So, Where Do These "Polarizing" Attitudes Come From?

"The post-Civil War years made Americans define the nation around a peculiar 'middle-class' ideology. Hardworking Americans, it seemed, held the great middle against disaffected Americans and unscrupulously wealthy businessmen. While both these outlying special interests seemed to want to hijack the government - and sometimes did - their opponents demanded that the government benefit everyone at once in an evenhanded system that promoted individualism. Since it was the government's job to help Americans, they believed it was the government's job to promote their way of life. It never occurred to them that they, themselves, might be a special interest. 'Special interests,' they thought, were organized groups that demanded government intervention in society to advance their own particular benefit. Organized labor, big businessmen, African American activists, certain women's rights activists, agrarian groups - all seemed to strike at the heart of America's unique individualism by trying to reduce God's beneficent world to one of struggling interests fighting over a finite set of benefits. If they succeeded in controlling the government, they would create the very limitations mainstream Americas feared, for government benefits would make the lazy stop working while the productive took their abilities elsewhere to keep from being bled dry by taxes. But legislation benefiting the great middle seemed to help the nation as a whole. It enabled more people then ever before to join the ranks of the middle class. It meant better working conditions and more oversight of the workplace. It meant a check on the power of employers. It meant better wages and some financial protection for workplace injury. As the economy rebounded from the depression of the mid-1890s and maintained a healthy level of growth in the early twentieth century, more and more workers identified with the vision of individualism that promised them upward mobility. The belief that labor and capital were naturally at odds lost ground to the idea that individuals could make it on their own...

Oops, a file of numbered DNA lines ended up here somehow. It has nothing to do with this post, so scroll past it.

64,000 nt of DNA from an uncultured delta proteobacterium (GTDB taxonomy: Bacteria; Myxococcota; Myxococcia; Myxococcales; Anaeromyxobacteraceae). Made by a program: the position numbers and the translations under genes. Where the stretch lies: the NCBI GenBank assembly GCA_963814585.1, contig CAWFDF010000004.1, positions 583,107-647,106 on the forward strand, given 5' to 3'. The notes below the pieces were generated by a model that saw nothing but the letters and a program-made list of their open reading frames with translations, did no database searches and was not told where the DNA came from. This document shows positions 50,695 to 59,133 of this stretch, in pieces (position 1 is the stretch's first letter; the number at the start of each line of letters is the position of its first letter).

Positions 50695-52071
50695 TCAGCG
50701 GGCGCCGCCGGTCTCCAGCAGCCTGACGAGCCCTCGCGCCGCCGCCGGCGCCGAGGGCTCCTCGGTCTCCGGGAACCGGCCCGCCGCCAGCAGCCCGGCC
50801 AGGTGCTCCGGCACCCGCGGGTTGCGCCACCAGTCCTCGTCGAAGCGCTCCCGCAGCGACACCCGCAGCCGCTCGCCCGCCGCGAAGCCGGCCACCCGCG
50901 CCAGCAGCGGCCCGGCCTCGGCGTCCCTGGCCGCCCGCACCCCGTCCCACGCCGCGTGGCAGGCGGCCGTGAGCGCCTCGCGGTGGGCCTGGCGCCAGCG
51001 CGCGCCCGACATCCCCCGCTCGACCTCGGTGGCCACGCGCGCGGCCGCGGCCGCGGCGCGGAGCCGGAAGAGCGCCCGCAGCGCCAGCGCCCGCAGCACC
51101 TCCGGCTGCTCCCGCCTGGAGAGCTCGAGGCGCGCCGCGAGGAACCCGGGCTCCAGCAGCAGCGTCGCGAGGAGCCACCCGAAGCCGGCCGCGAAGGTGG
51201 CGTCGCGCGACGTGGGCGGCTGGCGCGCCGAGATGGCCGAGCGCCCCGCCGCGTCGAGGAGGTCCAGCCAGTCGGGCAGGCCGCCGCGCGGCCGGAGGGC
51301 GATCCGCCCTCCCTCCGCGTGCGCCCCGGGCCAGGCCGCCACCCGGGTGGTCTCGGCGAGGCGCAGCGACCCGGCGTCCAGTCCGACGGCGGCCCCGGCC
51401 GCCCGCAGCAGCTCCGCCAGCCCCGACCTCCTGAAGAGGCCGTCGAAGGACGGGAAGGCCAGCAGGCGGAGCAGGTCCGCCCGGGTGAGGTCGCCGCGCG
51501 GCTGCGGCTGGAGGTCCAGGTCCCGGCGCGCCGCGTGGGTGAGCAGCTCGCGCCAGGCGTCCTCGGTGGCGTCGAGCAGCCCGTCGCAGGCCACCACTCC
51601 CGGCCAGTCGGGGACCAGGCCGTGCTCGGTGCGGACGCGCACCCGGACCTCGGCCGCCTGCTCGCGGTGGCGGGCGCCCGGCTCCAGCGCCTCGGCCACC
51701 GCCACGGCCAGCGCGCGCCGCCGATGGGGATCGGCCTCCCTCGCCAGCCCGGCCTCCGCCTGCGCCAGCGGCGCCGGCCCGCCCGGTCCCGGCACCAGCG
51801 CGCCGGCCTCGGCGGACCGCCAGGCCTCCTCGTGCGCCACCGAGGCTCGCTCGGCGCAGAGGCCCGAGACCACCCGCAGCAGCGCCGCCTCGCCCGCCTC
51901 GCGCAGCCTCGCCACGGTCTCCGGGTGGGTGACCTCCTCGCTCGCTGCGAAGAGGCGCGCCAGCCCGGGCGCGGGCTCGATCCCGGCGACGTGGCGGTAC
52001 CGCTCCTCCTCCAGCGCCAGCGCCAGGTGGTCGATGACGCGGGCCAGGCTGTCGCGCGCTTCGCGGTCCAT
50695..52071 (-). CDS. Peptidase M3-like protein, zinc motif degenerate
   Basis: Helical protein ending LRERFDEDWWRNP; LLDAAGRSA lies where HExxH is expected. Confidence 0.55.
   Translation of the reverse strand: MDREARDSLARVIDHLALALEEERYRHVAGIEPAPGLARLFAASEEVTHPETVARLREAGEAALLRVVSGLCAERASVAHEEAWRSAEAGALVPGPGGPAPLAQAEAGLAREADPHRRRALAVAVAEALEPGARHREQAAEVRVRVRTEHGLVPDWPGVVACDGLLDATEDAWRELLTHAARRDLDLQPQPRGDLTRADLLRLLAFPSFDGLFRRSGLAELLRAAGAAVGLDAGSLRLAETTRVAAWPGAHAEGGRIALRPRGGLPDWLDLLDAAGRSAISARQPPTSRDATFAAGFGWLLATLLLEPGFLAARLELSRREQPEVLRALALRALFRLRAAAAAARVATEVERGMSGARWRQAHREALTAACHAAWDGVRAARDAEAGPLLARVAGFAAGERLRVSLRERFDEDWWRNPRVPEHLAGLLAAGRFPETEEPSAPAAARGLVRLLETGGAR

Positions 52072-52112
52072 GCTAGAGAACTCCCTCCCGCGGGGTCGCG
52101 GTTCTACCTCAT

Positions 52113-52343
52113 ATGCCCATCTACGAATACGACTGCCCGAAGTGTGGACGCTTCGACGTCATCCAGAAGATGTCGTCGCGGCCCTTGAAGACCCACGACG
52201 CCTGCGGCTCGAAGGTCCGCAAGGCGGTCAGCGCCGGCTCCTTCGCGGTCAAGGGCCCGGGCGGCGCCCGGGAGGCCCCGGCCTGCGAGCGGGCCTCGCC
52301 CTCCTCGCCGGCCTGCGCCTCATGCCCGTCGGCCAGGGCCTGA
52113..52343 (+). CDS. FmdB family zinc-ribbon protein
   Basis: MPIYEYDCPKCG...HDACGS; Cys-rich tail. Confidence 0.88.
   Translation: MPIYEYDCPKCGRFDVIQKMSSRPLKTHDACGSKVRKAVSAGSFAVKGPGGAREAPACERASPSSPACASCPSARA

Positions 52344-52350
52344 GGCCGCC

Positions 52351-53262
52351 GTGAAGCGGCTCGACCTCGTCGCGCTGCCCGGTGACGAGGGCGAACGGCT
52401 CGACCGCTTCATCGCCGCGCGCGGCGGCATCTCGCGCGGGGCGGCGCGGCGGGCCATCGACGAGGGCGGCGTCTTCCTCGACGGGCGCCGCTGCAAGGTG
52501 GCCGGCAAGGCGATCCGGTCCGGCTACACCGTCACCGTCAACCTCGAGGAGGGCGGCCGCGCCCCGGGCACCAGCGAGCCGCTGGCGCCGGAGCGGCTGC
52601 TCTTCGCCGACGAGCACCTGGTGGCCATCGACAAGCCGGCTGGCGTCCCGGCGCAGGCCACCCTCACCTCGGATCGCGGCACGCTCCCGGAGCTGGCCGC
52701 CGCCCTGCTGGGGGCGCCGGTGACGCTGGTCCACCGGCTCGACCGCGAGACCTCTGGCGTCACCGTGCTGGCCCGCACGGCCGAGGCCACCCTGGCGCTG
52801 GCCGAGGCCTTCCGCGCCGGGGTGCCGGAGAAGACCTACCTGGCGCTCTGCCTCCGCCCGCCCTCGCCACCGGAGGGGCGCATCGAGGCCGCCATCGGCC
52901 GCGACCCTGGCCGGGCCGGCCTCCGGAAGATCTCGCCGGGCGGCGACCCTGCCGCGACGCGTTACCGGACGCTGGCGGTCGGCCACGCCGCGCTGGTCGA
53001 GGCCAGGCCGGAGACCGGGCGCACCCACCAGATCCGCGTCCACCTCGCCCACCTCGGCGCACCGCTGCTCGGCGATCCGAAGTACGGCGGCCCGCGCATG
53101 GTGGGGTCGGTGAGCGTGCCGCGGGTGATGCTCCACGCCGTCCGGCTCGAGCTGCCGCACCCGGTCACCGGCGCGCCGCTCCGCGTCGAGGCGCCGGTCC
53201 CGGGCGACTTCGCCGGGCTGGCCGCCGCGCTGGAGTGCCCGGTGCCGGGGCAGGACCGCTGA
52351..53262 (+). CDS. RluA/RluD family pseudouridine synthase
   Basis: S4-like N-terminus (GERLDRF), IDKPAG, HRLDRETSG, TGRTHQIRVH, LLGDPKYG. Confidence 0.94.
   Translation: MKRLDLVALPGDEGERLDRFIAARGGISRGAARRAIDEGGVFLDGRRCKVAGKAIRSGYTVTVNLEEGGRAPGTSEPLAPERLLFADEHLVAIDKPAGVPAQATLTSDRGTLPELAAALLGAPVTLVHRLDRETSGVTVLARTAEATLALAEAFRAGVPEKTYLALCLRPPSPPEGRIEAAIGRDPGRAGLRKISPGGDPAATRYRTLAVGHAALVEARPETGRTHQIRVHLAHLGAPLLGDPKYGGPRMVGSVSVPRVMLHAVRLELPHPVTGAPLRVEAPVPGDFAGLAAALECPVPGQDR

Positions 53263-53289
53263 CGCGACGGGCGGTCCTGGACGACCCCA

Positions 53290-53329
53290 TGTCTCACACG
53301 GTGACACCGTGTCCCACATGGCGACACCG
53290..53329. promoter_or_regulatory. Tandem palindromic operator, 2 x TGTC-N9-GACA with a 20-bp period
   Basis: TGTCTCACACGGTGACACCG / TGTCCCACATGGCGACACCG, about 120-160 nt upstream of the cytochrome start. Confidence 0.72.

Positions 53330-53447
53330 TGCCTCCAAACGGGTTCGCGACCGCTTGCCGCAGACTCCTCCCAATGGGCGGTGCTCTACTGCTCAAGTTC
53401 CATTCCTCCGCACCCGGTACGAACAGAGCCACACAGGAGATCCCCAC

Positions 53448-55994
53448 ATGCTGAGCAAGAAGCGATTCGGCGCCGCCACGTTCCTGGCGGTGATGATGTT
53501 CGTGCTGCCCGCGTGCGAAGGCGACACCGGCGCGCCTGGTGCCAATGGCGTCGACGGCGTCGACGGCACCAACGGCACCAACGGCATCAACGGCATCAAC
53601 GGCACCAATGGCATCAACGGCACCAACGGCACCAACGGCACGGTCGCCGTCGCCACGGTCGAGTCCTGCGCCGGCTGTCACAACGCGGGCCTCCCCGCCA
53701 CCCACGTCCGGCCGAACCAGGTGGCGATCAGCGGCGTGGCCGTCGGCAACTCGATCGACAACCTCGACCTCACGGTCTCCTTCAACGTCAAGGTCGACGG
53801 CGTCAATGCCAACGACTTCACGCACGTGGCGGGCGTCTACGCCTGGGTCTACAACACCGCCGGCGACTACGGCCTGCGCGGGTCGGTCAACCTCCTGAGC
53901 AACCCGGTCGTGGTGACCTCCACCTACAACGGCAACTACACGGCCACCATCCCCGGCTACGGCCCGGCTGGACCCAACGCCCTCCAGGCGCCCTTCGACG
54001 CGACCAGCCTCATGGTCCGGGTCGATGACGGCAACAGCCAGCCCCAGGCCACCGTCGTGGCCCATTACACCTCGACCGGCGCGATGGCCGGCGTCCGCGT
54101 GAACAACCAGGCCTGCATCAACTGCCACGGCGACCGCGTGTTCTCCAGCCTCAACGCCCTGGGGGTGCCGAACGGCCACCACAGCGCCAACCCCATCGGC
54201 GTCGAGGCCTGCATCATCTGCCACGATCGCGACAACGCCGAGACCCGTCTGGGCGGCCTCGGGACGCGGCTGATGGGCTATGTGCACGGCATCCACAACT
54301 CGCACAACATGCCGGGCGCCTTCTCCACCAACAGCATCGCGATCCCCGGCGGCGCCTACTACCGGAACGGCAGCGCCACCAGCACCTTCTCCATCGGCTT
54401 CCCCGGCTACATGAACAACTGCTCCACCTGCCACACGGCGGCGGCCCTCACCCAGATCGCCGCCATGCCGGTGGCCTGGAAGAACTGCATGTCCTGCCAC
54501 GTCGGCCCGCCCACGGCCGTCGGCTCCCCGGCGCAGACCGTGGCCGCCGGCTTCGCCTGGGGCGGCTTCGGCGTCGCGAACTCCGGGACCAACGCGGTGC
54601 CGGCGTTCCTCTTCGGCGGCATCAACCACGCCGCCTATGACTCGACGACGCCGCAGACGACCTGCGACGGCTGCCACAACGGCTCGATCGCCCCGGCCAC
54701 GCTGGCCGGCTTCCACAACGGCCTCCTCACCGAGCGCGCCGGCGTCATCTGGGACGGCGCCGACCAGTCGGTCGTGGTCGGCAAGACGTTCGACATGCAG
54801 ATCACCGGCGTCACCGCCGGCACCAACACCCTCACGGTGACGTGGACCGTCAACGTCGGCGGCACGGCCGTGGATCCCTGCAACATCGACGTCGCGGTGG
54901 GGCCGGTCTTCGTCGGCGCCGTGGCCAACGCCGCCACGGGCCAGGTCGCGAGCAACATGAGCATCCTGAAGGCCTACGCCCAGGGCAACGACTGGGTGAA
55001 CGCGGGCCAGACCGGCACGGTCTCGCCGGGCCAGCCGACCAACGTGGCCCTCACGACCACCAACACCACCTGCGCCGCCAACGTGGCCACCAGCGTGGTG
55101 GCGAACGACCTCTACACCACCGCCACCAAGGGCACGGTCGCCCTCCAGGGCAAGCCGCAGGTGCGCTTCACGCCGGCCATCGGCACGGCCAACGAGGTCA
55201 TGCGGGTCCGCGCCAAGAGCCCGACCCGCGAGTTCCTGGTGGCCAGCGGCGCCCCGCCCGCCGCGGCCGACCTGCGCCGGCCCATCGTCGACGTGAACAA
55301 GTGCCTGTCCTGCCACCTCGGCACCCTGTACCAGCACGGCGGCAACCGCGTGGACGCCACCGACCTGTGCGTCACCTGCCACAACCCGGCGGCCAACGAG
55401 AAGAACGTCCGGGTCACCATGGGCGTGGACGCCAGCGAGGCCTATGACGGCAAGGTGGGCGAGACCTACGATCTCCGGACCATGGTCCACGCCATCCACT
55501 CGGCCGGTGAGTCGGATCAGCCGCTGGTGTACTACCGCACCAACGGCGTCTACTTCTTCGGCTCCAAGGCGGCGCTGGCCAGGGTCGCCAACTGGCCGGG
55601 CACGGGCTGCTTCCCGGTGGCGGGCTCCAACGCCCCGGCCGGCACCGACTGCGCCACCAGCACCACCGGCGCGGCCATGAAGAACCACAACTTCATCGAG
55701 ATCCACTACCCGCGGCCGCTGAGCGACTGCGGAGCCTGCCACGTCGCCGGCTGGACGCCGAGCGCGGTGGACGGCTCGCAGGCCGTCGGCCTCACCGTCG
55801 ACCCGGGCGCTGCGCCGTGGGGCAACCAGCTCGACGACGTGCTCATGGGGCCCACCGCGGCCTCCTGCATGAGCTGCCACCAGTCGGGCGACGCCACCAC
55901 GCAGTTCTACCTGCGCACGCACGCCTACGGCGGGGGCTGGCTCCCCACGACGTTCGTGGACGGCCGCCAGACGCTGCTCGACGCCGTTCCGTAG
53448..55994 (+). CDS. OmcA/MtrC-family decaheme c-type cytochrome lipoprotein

The late nineteenth century defined modern America. Fewer than forty years separated the presidency of [Theodore] Roosevelt from that Abraham Lincoln, but it is impossible to imagine the two exchanging eras. Lincoln took the country into the Civil War to protect the idea that opportunity should be open to any man - no matter his race or background. By the time Roosevelt moved into the White House in 1901, the nation had reunited, but its principles were no longer inclusive. Instead of offering a hand to the poor and disenfranchised, government dedicated itself to advancing the interests of a new, economically powerful middle class, one that was largely white and unwilling to include in its ranks people of color, the needy, or other 'special interests.' As their enthusiastic support for the Spanish-American War demonstrated, American entered the twentieth century so secure in the values of middle-class individualism that united them that they believed it was their duty to impose those values beyond their borders. From 1865 to 1901, Lincoln's widespread egalitarian vision evolved into a middle-class American dream...

Americans' dislike of 'special interests' controlling government has meant that twentieth-century politics...swung between, on the one hand, opposition to businessmen controlling government and, on the other, a dislike of those laborers, immigrants, advocates for women's rights, and minority activists who call for government protection. During the Progressive Era, the Depression, and the sixties and seventies, Americans protested the businessmen who unfairly stacked the economic deck in their own favor through ties to the government. In these eras, Americans created legislation to protect individuals, disdained business leaders, emphasized government corruption, and worked to curb the power of the wealthy. In the twenties, the fifties, and the conservative revolution of the late twentieth century the pendulum swung the other way, as middle-class Americans argued that the poor refused to work, that calls for women's rights threatened the fabric of society, and that 'liberals' calling for legislation to address racial, economic, and gender inequalities were attacking the individualism that made America great...